DayPath Journal

Songhay Studio: It’s No Longer about MSTEST.EXE; it’s vstest.console.exe…

Yes, I feel like I’m the only one in the world (outside of Redmond) using the default testing tools shipping with Visual Studio. So it should be no surprise to not even notice that MSTEST.EXE is no longer recommended—this is the new deal:

"%ProgramFiles(x86)%\Microsoft Visual Studio 11.0\Common7\IDE\CommonExtensions\Microsoft\TestWindow\vstest.console.exe"
    

Also there is an “enable code coverage” option I have not tried out yet:

vstest.console.exe EnableCodeCoverage

Related Links

MSTest.exe Command-Line Options

“For example, for ordered tests, the test container is the .orderedtest file that defines the ordered test. For unit tests, it is the assembly built from the test project that contains the unit test source files.”

Using VSTest.Console from the Command Line

“You can use the VSTest.Console.exe program to run automated unit and coded UI tests from a command line. VSTest.Console.exe is optimized for performance and is used in place of MSTest.exe in Visual Studio 2012.”

New Unit Test functionality in VS2012 Update 2: Test Playlist

Do not confuse a “playlist” with an “ordered test”—it feels like “playlist” tests must be ‘true’ unit tests (no dependencies on other tests).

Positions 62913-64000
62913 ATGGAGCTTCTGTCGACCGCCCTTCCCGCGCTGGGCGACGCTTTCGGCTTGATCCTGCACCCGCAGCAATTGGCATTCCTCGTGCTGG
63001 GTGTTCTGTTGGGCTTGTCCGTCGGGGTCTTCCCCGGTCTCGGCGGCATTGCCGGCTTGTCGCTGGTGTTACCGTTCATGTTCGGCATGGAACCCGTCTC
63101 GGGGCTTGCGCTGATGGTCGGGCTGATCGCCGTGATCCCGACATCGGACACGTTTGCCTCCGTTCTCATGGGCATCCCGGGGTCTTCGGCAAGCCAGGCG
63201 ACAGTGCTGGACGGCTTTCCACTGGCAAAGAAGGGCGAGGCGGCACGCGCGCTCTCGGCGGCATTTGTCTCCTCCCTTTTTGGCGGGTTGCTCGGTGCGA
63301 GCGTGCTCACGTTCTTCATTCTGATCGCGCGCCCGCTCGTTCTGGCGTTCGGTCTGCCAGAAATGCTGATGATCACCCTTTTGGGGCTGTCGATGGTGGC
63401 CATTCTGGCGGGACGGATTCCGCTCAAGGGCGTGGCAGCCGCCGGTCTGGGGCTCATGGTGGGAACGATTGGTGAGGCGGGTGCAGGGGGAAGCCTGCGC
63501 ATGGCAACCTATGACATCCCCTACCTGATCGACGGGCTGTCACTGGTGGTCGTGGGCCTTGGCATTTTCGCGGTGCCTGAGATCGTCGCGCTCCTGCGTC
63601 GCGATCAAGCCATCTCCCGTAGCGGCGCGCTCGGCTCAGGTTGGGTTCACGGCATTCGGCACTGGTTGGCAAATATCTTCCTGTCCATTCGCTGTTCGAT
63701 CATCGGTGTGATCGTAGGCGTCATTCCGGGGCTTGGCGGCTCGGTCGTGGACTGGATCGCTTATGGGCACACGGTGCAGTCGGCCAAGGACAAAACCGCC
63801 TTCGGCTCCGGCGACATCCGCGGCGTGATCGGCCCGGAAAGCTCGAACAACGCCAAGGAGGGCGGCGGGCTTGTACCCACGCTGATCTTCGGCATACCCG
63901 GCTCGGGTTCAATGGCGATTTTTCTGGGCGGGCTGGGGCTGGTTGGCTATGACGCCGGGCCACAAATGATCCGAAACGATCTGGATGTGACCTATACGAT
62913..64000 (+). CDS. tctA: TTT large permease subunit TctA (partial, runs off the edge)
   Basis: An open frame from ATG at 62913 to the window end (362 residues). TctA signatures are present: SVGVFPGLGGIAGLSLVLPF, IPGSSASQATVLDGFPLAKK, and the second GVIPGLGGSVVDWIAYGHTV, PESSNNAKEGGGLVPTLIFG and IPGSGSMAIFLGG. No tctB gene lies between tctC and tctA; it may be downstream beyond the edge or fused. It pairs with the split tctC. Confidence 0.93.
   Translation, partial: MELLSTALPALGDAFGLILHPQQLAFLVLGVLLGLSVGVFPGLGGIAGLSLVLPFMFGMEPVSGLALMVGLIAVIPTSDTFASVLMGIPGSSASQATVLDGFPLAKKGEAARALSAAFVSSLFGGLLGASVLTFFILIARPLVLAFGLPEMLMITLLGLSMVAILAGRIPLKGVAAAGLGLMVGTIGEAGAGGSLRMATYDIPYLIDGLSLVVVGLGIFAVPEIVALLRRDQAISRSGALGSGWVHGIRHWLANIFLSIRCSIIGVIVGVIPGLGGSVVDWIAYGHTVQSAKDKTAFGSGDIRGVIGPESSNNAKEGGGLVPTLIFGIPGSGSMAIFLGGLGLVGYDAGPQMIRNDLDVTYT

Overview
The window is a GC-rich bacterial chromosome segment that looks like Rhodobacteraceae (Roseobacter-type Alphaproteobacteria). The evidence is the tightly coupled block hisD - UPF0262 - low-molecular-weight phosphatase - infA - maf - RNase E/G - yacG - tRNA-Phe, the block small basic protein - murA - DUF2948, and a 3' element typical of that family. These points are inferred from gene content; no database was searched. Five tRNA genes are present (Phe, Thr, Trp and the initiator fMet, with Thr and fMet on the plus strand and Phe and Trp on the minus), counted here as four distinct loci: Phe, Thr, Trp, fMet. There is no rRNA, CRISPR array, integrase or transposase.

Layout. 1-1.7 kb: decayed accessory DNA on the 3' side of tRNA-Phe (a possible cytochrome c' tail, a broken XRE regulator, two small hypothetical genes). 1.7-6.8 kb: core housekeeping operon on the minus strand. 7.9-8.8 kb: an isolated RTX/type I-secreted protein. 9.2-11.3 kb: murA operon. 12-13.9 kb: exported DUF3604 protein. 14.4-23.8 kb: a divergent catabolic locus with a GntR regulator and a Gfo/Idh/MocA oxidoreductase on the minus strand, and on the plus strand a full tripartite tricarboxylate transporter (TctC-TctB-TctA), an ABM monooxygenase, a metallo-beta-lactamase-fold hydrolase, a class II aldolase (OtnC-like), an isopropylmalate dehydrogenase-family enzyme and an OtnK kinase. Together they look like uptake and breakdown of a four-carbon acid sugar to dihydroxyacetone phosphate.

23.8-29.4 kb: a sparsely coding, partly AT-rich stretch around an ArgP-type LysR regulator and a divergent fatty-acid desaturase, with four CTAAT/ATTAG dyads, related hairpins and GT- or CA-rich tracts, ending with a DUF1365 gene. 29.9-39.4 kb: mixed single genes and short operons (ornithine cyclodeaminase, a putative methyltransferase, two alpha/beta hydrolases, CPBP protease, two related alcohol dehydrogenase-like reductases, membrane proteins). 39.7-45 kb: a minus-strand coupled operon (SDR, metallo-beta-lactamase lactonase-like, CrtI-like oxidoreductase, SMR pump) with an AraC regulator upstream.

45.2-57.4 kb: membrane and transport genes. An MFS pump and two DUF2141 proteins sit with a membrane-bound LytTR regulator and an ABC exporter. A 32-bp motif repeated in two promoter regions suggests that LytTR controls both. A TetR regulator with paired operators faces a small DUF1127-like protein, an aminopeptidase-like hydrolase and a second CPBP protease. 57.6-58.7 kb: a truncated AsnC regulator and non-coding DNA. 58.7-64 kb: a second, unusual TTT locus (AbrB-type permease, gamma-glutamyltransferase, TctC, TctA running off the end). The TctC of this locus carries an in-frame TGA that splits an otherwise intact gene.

How to manage unit tests in Visual Studio 2012 Update 1: Part 1–Using Traits in the Unit Test Explorer

“Traits are not only useful as a grouping mechanism in the Test Explorer, it also part of what can control which tests you run. This has been a big request—because it means the developer can focus on the tests relevant to the work, and not be bothered with running other, perhaps long-running tests, which would otherwise slow down the whole development experience.”

How To Unit Test Async Methods with MSTest, XUnit and VS11 Beta

MSTest finally got some love with the Visual Studio 11 Beta and one of those changes was to enable tests to run asynchronously using the async and await keywords.”

Gotchas: MSTest’s [DeploymentItem] attribute

“Essentially it seemed far too easy to create a test that worked fine on the local developer’s machine and failed either on the CI server or in someone else’s development environment. In fact 25% of our unit test related build breaks were caused by this issue and some of them took a while to track down!”